Friday, September 16, 2016

Dungeons & Dragons Has Always Been Cool

This morning I read this article and immediately wanted to follow-up. Dungeons and Dragons has always been cool. Sure there was a time when it was not socially accepted by the mainstream. But that was also during an age when information was shared by only the press and various networks. Today social media has opened the eyes of many people regarding a plethora of subjects. Role-playing games have certainly gained traction because of this phenomenon.

The difference between the gross misinformation of the 70s and 80s, and watching people having fun playing D&D on YouTube is like night and day. Now even the remotely curious can investigate any tabletop game before purchasing it. Since 1974 players have been sitting around a table with friends playing Dungeons & Dragons. I would argue that other forms of entertainment will never be as compelling. Why? Because whether playing a video game, watching a movie, or reading a book, you are using someone else’s imagination.

Figment is exhausted after batting around a D20.
When playing a game such as Dungeons & Dragons you are using your own imagination. In terms of a collaborative story-telling game, it’s just timeless. It does not matter what edition you play, or the genre, role-playing games are a wonderful hobby. If anything I think we are experiencing a renaissance of sorts right now with table-top games.

While social media is wonderful, we are really NOT connected by it. Nothing replaces gathering a few friends and socializing in real time. A role-playing game is often a great catalyst to make this happen. Even if your table-top is virtual, the end result is better than refreshing Twitter or Facebook relentlessly while bored out of your gourd.

So yes Dungeons & Dragons has ALWAYS been cool. For over thirty years dedicated and enthusiastic players have helped to make the pastime infectious. I’m glad some people are finally catching up! And more importantly that a new generation of players is growing into the hobby during this wonderful and open-minded time. So dig out those dice and take a romp through the dungeon this weekend. Who knows what adventures await!

Monday, September 12, 2016

Monster: Pumpkin (Spice) Pudding

As usual this time of year the pumpkin spice apocalypse has started early. Everywhere you look products that should not even have the flavor are jumping on the pumpkin cart. In response to this craze I decided to create a monster for use in during your Fall game sessions. In the very least this should cause a few chuckles around the table. Well at least until they realize this nasty ooze is more than tongue in cheek.

These custard horrors are formed from the innards of a rotted pumpkin. The latter cannot be any ordinary jack-o’-lantern however. Instead it must be from a pumpkin patch which has been enchanted with foul magic. The origin of the magic is often debated by scholars, but almost always involves malicious fey. Pumpkin delights are popular in the realm when the leaves begin to change color and fall. The fey decided to emulate these treats and punish the humans encroaching on their sacred forests.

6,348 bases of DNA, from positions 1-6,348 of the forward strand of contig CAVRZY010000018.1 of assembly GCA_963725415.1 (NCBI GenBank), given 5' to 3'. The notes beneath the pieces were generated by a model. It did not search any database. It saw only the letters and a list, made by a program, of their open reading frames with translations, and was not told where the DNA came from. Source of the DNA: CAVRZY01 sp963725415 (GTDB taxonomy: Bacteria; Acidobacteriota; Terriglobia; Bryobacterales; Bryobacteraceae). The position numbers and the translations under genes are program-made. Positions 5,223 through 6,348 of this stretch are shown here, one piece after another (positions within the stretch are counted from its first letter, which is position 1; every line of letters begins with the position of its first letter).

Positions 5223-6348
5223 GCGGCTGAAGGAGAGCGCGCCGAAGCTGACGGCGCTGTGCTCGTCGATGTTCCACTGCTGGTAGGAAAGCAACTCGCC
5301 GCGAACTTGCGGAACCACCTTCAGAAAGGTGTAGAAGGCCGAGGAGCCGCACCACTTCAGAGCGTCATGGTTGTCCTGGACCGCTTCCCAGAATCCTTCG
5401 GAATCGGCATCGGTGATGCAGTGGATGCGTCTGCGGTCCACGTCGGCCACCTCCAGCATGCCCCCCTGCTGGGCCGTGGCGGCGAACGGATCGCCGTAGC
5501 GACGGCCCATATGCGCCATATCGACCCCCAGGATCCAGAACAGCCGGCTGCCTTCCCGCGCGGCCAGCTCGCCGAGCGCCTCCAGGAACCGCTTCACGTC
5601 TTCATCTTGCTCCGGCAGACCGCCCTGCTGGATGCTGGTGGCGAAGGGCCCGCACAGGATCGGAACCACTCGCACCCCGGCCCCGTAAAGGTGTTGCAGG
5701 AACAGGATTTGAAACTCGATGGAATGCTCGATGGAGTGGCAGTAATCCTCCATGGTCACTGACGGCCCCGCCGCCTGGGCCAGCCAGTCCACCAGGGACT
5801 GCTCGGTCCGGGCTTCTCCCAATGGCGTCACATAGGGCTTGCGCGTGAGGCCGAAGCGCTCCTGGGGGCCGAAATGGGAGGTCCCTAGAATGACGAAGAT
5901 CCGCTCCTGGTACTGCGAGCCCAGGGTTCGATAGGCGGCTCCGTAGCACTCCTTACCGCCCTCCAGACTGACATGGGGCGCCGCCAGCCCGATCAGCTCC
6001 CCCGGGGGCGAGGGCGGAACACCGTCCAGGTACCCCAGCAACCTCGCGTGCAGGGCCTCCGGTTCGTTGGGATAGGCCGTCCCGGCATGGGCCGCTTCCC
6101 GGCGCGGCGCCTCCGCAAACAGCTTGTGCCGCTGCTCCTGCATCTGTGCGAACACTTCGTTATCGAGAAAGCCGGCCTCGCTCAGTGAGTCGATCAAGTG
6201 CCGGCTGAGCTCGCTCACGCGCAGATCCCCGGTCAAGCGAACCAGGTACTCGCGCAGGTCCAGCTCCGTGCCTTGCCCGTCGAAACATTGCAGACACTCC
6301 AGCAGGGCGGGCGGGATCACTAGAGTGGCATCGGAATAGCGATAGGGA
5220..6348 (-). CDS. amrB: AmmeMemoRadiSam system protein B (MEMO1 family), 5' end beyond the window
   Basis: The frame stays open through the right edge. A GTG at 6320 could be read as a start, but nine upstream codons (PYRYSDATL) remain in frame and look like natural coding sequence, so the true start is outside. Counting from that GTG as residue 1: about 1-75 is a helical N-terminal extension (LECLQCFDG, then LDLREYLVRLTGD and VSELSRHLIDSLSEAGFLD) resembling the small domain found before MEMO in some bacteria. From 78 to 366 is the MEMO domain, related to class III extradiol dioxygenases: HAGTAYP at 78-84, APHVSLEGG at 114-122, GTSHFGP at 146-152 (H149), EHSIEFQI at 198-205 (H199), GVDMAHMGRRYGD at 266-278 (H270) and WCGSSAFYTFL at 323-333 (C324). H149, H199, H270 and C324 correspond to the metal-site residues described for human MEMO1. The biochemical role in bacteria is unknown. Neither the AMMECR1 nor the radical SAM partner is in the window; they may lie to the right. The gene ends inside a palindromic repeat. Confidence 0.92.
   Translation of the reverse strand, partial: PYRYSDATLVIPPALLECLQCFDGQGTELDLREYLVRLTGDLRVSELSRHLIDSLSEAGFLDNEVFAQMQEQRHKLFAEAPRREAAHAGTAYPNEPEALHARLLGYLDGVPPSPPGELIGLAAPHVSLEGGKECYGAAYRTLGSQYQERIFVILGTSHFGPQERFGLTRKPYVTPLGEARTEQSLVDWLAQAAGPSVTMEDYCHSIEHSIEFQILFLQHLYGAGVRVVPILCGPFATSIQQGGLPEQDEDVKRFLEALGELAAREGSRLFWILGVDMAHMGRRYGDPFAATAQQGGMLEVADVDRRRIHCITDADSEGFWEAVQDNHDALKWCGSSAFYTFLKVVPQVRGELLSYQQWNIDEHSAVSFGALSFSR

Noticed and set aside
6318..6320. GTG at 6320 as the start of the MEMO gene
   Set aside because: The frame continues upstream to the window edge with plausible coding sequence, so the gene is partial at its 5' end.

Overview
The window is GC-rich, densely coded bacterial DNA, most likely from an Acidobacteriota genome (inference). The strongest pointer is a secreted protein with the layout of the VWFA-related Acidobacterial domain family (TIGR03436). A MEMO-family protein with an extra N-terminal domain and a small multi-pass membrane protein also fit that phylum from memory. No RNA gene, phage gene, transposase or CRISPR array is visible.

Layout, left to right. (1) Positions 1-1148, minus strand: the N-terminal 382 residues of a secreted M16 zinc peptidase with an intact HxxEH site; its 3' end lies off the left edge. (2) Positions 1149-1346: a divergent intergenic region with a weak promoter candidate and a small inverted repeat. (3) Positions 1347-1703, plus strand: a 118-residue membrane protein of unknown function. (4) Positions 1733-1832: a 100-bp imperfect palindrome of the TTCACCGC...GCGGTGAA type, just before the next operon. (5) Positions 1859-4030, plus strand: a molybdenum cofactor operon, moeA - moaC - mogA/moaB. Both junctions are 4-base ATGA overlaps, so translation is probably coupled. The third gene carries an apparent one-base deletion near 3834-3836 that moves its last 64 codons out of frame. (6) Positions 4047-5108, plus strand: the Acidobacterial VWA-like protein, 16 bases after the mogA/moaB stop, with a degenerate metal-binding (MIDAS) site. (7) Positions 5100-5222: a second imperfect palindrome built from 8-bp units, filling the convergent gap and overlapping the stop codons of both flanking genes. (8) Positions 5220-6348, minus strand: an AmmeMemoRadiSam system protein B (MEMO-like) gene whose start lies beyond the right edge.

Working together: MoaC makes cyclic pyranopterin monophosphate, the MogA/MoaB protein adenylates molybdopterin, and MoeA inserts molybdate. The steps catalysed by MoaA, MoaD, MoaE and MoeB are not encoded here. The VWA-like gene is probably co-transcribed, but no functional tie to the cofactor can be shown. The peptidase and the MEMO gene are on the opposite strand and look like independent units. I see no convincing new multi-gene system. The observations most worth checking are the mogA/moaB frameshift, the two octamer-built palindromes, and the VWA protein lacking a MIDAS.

A pumpkin pudding appears and smells much like its namesake. Unlike other oozes, a pumpkin pudding is intelligent and very patient. The creature wishes to be consumed so it may create more Pumpkin Zombies for the control of its fey masters. If discovered, the pumpkin pudding will fight to the death if escape is not an option. If the opportunity presents itself, the pudding will attempt to slither into the mouth of any unconscious or disabled foe. There are even tales of these puddings creeping into the mouth, nose, or ears of sleeping victims.

Pumpkin (Spice) Pudding
Small ooze, unaligned
Armor Class 8
Hit Points 22 (3d8 + 9)
Speed 10 ft., climb 10 ft.
STR 12 (+1) DEX 6 (-2) CON 16 (+3) INT 10 (+0) WIS 10 (+0) CHA 2 (-4)   
Skills Stealth +2
Damage Resistances acid, cold, fire, bludgeoning, piercing, slashing.
Condition Immunities blinded, charmed, deafened, exhaustion, frightened, prone
Senses blindsight 60 ft. (blind beyond this radius), passive Perception 8
Languages —
Challenge 2 (450 XP)

Amorphous: The ooze can move through a space as narrow as 1 inch wide without squeezing.
False Appearance: While the ooze remains motionless, it is indistinguishable from a delicious treat.
Pulpy Innards: If consumed, 9 (2d6 + 2) necrotic damage, and the target must succeed on a DC 13 Constitution saving throw or its hit point maximum is reduced by an amount equal to the damage taken. This reduction lasts until the target finishes a long rest. The target dies if this effect reduces its hit point maximum to 0. A humanoid slain by this attack rises 24 hours later as a Pumpkin Zombie under the control of dark fey. The caveat being the humanoid is restored to life or its body is destroyed.

Pseudopod: Melee Weapon Attack: +3 to hit, reach 5 ft., one target. Hit: 4 (1d6 + 1) bludgeoning damage plus 7 (2d6) necrotic damage.

DM Tips
Although it’s a very tough creature because of its resistances, combat is something the pudding prefers to avoid. Instead it will wait patiently to be consumed or for an opportunity to enter a helpless victim. As an agent of evil fey, the pudding is calculating and very careful.